Makeover Monday Week 8 – Where Does Your Medicine Come From?

Over the past few months I’ve been getting involved with #MakeoverMonday, a weekly social data project that takes a look at some less than perfect data visualizations and looks to redesign them, either improving on the original, or by exploring new stories hidden within the dataset.

Starting with Week 8, I’ll be posting a blog post to accompany my submission, so I can write down my thought process and rationalise the steps I took.

The original viz

By just glancing at this viz we can immediately see who the big exporters of medicines and drugs are.   Including the values within the bubbles helps to add context, so that works well.

However, as the bubbles get smaller, the user has rely on text to read and compare, so any bubbles smaller than Hungary don’t really add anything.

I’m not sure if overlaying the bubbles over the map adds anything to the viz, to me it’s just more clutter.  The use of colour isn’t bad, but it really only serves to reinforce the bubbles.

My Viz

Normally my approach to makeover monday is to look for interesting stories, or cool ways to present the data.  This week’s dataset was fairly straightforward though, so I decided to stick with a simple bar chart but to supplement the medicine exports with medicine imports.  This revealed some really cool information.  Germany, for example, has barely any medicine imports, while a country like Ghana imports more medicine than any other country barring the US.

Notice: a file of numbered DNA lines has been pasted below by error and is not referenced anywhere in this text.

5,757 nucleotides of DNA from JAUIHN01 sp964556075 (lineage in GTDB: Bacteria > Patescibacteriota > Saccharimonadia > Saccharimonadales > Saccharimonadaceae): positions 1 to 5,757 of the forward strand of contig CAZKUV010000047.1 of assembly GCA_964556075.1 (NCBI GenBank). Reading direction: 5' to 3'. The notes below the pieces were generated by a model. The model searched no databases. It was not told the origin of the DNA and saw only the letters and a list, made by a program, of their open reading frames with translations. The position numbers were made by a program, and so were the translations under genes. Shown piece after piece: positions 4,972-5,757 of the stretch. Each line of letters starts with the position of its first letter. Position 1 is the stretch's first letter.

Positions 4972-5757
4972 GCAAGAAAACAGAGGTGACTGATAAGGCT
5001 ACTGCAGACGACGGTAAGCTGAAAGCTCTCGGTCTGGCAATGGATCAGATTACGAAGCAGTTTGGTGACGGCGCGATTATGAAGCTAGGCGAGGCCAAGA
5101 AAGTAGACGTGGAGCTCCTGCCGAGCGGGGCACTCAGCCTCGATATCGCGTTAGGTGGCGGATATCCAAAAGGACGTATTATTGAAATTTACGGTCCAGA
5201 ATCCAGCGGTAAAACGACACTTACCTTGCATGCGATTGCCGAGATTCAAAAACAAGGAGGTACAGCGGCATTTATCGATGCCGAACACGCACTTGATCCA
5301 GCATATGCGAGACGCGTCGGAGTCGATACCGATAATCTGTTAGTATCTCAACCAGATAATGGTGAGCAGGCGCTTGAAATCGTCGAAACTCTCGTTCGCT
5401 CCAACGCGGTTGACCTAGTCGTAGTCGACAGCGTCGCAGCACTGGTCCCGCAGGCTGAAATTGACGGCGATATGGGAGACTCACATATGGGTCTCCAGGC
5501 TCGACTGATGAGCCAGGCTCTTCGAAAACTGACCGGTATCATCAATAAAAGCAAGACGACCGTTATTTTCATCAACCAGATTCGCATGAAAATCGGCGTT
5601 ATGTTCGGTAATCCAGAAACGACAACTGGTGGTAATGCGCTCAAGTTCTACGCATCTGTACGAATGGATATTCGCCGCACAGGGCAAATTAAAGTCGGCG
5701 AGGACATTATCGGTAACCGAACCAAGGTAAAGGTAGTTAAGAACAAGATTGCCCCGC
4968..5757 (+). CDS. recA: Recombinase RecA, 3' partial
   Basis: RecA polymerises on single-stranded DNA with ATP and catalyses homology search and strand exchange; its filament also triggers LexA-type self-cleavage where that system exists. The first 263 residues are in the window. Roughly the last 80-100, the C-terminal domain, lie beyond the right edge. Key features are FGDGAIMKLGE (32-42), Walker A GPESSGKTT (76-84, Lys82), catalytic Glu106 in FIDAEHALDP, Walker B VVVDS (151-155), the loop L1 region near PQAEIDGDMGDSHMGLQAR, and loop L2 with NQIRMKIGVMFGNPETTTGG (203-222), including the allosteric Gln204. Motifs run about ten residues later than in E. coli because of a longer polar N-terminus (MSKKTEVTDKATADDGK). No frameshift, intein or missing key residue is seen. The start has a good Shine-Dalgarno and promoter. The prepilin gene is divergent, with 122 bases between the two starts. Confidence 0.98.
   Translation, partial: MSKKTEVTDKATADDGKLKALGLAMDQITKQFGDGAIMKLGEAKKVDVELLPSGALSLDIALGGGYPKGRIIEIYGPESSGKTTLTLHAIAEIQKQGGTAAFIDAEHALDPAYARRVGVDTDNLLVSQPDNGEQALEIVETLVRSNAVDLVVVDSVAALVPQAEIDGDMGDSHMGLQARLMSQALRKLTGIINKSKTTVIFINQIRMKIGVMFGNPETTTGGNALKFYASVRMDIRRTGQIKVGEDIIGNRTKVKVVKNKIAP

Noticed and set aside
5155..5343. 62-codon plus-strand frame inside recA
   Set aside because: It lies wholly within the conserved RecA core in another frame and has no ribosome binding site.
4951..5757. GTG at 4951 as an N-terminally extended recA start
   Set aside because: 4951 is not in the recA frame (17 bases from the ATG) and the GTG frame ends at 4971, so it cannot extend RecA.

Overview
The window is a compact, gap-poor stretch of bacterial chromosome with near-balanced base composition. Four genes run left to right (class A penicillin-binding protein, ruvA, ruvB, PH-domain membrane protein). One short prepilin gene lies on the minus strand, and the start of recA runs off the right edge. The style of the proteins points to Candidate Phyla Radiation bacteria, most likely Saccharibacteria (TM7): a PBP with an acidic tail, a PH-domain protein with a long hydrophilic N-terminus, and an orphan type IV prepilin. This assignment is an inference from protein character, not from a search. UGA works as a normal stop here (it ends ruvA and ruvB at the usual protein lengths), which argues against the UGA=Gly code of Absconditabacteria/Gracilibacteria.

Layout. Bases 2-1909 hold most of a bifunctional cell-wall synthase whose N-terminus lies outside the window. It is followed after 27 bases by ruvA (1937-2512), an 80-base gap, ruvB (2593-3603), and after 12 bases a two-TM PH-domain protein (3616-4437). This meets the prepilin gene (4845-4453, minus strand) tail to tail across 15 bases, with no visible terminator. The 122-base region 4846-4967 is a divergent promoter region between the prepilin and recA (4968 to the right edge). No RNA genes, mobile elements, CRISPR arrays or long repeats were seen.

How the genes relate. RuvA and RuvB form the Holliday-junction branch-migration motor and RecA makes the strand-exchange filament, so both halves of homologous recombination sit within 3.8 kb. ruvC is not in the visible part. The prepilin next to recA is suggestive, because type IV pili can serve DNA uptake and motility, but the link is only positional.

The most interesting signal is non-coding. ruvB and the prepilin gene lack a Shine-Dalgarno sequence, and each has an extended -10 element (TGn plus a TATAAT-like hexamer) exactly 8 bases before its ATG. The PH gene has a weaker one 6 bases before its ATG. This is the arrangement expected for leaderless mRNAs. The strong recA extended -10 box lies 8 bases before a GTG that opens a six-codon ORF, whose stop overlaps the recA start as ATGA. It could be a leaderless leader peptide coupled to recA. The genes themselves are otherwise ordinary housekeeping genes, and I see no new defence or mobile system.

For a while I couldn’t decide whether to display the bars side-by-side or overlapping.  Ultimately I went with the latter option, partly because it saves space and allowed me to include more countries on my list and also because I kinda think they look thermometers or hypodermic needles?  Anyway, I’m happy with my choice.

I used consistently to make it clear which bar represents imports and which represents exports, I picked a black background because I normally just leave it white and fancied a change.  Red and white for the bars seemed to stand out the most on a black background, so I chose them for the bars (plus the whole thermometer/needle thing).

Lastly, I included a few annotations on some of the more interesting bars, to add a bit more context.  I like using text alongside the data instead of above or below, I think it’s a more efficient use of space although it can get cluttered if you use more than two or three annotations.

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